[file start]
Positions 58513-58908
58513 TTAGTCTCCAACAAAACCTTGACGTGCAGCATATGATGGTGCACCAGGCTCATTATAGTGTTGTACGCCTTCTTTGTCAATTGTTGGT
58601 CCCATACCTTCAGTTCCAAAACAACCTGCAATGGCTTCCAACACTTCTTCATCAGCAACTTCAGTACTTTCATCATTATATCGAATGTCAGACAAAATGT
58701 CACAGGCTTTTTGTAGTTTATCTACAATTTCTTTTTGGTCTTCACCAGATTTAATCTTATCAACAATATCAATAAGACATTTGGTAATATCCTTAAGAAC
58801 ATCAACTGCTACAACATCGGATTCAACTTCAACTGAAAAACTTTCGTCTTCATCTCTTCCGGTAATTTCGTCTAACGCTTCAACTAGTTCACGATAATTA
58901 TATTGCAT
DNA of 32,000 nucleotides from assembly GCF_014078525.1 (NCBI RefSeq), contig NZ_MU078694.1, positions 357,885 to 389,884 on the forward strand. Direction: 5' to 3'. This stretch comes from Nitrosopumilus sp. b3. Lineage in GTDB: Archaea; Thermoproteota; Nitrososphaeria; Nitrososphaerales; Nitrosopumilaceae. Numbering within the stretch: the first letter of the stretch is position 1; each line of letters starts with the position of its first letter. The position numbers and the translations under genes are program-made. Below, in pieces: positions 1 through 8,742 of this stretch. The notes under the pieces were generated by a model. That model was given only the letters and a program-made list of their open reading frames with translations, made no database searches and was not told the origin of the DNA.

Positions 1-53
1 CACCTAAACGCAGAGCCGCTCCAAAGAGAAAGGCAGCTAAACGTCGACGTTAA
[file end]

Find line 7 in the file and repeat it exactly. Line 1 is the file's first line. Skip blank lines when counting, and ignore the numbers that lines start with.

DNA of 32,000 nucleotides from assembly GCF_014078525.1 (NCBI RefSeq), contig NZ_MU078694.1, positions 357,885 to 389,884 on the forward strand. Direction: 5' to 3'. This stretch comes from Nitrosopumilus sp. b3. Lineage in GTDB: Archaea; Thermoproteota; Nitrososphaeria; Nitrososphaerales; Nitrosopumilaceae. Numbering within the stretch: the first letter of the stretch is position 1; each line of letters starts with the position of its first letter. The position numbers and the translations under genes are program-made. Below, in pieces: positions 1 through 8,742 of this stretch. The notes under the pieces were generated by a model. That model was given only the letters and a program-made list of their open reading frames with translations, made no database searches and was not told the origin of the DNA.